Re: The 5 "C's"?

Subject: Re: The 5 "C's"?
From: "Steven J. Owens" <puff -at- NETCOM -dot- COM>
Date: Thu, 11 Mar 1999 09:40:48 -0800

Deborah McDaniel writes:
> I was told by a former co-worker (who got it from a professor) that there
> are FOUR hierarchical c's - meaning that the value of the first is never
> sacrificed for the value of the second etc. (Drum roll...) they are:
> Correctness (above all, doc must be correct)
> Clarity (next, it's gotta be clear)
> Concision (when possible, make it concise)
> Consistency (this is nice, necessary even, but not at the expense of
> any of the above)

Hm... sounds reasonable from an academic point of view :-).
Timeliness always takes top priority in my experience, but then that's
in a time-to-market oriented situation (commercial software docs).
Abandoning the "C" theme for a moment, my priorities were always:

Timely: Above all, get it done in time (the worst doc is a doc
that's not there. Okay, I'll caveat this comment - I've seen a few
docs in my career that were worse than no docs - misleading and
mistaken). It's much better to come out with an expansion of the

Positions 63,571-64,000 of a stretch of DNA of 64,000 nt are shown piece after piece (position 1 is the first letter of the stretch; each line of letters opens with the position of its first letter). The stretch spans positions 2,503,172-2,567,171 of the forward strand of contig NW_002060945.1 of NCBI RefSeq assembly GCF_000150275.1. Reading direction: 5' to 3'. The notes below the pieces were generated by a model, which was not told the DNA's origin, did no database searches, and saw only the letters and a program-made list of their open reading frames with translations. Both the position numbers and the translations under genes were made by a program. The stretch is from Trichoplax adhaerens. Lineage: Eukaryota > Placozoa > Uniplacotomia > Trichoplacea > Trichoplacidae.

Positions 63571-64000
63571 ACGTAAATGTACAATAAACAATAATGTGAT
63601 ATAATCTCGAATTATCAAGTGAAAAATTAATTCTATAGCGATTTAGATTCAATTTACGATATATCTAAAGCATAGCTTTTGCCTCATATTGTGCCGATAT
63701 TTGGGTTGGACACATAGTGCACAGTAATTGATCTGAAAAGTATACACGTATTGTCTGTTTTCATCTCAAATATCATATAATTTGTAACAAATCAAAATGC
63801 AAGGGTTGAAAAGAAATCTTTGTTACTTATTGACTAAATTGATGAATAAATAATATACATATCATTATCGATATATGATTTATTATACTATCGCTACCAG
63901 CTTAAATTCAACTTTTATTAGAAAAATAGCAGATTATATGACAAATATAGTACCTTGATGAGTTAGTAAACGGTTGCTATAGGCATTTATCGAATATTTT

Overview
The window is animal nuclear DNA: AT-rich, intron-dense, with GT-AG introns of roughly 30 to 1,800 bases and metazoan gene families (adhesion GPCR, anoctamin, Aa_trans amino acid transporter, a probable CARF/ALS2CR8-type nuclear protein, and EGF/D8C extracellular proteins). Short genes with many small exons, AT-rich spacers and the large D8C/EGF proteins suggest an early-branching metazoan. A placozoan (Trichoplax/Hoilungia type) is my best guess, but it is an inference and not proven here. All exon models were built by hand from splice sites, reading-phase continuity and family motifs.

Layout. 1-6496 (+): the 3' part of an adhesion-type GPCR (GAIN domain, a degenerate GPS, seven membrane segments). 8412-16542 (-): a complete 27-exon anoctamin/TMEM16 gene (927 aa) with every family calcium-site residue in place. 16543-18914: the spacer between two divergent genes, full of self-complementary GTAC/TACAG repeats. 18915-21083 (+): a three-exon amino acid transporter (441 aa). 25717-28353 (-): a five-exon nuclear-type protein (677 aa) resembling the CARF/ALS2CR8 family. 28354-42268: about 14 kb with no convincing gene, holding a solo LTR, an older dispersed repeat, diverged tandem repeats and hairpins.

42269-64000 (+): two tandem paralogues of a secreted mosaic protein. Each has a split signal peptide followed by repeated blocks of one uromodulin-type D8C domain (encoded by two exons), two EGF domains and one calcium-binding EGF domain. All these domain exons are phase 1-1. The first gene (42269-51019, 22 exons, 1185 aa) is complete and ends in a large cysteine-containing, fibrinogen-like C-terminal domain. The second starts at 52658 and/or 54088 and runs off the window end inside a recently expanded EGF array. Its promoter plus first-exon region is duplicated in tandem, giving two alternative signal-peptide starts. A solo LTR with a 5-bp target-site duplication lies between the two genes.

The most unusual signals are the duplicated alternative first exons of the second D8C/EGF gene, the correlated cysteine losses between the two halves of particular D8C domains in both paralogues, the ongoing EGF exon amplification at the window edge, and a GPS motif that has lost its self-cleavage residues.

documents (give them an "early release" document, i.e. a beta document
and let them order the finished document later) than to deliver the
product with no docs.

Correct: Make sure it's correct. Period.

Complete: Make it as complete as possible (if you can't be
reasonably sure it's correct, leave it out; this isn't my preferred
course of action, but when you're writing the "definitive" docs as
opposed to after-market books, corporate mentality seems to prefer

Readable: Make it as readable as possible (concise and coherent
come under this heading; so do higher-level issues like making sure
you've defined the right taret audience and written to their level,
making sure you've defined a purpose (tutorial, reference, user giude,
etc) and written to that purpose, etc.).

Functional: Make it as functional as possible (layout, TOC,
indexing, all the little details that you might think are "cosmetic"
but in reality are a large part of what makes a technical book _work_;
referring back to priority 1, the worst doc is one that's not there,
and if you can't find it, it might as well not be there).

Notice in the above that each successive priority implies
sacrifices that may have to be made for the higher priorities.

Make it complete, but as complete as you can be in the time you

Make it readable but leave in something that's awkward (but
correct) rather than cut it when you don't have time to rewrite it.

Make the index, TOC, etc, as good as possible, in the time you
have, but first make it as correct and complete and readable as you
can (layout and structure are less of an issue, assuming you're using
a professional tool like FrameMaker, and have some established
templates, paragraph styles, etc. Not that these don't take work, but
the work is less specific to a particular book in the doc set).

Somebody want to try to fit these into "C"s? :-)

Steven J. Owens
puff -at- netcom -dot- com

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